Foreign veggies, fruits banned

GOVERNMENT has banned the importation of some fruits and vegetables to promote production and grow the market for local farmers.
And Shoprite Zambia and Food Lovers Market, the South African chain stores, have protested and are seeking lifting of the ban.
Ministry of Agriculture permanent secretary Julius Shawa named the banned agricultural produce as tomatoes, onions, carrots, mangoes, potatoes, pineapples, lemons and watermelons.
Mr Shawa said in an exclusive interview with the Sunday Mail that the ban follows numerous concerns by local farmers that the imported produce had a negative impact on their business.
“Just recently, we received complaints from farmers that some tomatoes from neighbouring Tanzania were being imported cheaply, hence under-cutting our farmers.
“Our concern as a ministry is that lets us encourage the sourcing and supply of these products within the country, so we have imposed an administrative restriction for now,” Mr Shawa.
He said the country has capacity to produce and constantly supply fruits and vegetables to satisfy local demand.
Mr Shawa added that most farmers in Chibombo, Chisamba and Mkushi, among other areas, are growing most of the fruits and vegetables that some foreign supermarkets are importing.
He said Government wants to promote local production and supply of agriculture produce to fill the shelves.
“The chain stores are being lazy to source from the local market. Those products that we have restricted are readily available locally,” he said.
The permanent secretary has challenged local farmers to take up the challenge by producing more and ensuring a constant supply of the agriculture produce in the chain stores.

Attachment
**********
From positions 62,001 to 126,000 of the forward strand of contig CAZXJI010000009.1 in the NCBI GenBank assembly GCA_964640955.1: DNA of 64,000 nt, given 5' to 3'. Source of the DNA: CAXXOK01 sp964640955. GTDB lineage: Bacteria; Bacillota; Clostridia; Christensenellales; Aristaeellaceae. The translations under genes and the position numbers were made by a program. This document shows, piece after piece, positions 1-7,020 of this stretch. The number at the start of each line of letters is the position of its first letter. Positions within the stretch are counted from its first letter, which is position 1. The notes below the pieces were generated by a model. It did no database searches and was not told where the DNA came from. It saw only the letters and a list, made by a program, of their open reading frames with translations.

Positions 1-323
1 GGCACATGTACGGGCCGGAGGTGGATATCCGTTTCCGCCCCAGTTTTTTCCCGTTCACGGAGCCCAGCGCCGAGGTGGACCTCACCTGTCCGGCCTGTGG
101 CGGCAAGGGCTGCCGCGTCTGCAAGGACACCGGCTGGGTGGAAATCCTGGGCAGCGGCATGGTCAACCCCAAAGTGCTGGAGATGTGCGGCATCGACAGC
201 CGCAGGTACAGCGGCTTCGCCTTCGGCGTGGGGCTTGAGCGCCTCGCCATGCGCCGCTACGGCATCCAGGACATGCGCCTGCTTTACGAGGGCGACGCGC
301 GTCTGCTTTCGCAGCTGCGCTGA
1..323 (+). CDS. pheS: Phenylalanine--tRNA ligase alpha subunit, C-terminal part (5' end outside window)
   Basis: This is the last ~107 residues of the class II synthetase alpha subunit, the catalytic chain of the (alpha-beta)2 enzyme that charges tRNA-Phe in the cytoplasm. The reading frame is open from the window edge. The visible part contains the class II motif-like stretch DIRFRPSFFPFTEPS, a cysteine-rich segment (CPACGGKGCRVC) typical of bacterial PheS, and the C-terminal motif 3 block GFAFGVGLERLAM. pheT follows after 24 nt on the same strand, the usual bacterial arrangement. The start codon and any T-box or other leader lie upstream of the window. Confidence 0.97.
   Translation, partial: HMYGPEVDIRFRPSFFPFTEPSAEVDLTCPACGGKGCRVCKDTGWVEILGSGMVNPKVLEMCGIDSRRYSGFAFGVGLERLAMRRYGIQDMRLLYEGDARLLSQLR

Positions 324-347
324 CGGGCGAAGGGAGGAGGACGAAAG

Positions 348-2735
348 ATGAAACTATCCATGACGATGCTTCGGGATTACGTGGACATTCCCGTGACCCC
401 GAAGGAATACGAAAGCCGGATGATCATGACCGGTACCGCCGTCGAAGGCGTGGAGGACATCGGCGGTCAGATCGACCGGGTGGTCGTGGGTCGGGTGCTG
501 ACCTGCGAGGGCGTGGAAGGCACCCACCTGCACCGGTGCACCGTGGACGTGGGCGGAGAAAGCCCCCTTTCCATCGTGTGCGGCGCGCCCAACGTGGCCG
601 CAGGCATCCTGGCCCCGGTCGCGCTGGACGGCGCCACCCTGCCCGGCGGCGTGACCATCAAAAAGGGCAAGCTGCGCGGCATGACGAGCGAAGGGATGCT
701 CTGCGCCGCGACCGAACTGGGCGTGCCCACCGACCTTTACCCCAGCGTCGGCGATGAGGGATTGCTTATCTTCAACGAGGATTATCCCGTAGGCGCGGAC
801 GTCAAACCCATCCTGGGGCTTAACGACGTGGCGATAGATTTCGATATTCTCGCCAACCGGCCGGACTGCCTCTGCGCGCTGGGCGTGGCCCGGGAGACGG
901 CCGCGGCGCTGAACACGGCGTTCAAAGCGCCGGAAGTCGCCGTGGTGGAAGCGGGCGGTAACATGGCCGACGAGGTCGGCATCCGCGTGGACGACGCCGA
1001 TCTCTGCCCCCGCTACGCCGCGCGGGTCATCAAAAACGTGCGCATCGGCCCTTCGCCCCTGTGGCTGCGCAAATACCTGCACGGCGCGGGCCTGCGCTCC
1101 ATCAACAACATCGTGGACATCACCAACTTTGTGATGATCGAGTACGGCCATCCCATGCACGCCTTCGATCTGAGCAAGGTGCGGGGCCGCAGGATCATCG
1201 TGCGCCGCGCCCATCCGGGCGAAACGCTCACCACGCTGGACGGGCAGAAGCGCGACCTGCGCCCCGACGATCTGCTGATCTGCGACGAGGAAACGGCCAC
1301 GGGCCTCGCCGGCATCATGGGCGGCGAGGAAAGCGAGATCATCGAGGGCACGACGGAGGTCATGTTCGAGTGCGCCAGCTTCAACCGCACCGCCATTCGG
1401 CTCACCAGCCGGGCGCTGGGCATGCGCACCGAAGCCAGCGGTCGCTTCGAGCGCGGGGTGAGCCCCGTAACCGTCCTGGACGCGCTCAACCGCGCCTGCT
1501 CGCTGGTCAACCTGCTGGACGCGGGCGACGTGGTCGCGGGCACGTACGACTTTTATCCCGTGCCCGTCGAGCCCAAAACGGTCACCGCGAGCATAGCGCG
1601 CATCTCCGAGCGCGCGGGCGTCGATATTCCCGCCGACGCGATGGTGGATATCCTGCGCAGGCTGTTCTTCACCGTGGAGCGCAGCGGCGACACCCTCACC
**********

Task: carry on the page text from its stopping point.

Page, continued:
“We are telling our farmers, ‘here is the market’. They should produce and supply all the requisites. We want to make our own farmers rich,” he said.
And Mr Shawa has challenged Shoprite and Food Lovers Market to demonstrate the inability of local farmers to supply the produce whose importation has been banned.
“We have agreed as a ministry and together with our counterparts at Commerce to meet them to listen to their concerns.
“The two supermarkets need to demonstrate to us that the products are unavailable or they are inadequate locally,” he said.
But Food Lovers Market has cited inconsistency in supply and compromised quality of produce by local farmers as some of the reasons it is agitated over the ban.
Food Lovers Market Levy Mall Junction manager Obrian Mangimela lamented the tendency by local farmers to supply once and thereafter go to ‘dance’.
“The challenge we have with local farmers is, today they supply us and tomorrow they gone to ‘dance’. As we speak, the shelf for eggs is empty because our local suppliers have not delivered.  If as a supermarket we are inconsistent in stocking certain products, we risk losing customers,” he said.
Mr Mangimela has appealed to Government to pressurise local farmers to supply consistently good quality products.
Shoprite Zambia general manager Charles Bota said he would only comment if he was told who had availed the author the information on the matter.
Small-Scale Farmers Union president Frank Kayula said the restriction is good and long overdue.
Dr Kayula said the association had been advocating a ban to give preference to local farmers to supply the produce.
“In fact, we should have a Statutory Instrument (SI) that will give even up to 30 percent preference for local produce,” Dr Kayula said.
He has proposed that the Zambia Bureau of Standard (ZABS) develops a scale of standards that local farmers should meet in the production and distribution of various produce.
Zambia Consumer Association (ZACA) executive secretary Samuel Simutanda welcomed the move and called for a co-ordinated system to enable farmers to supply produce consistently.

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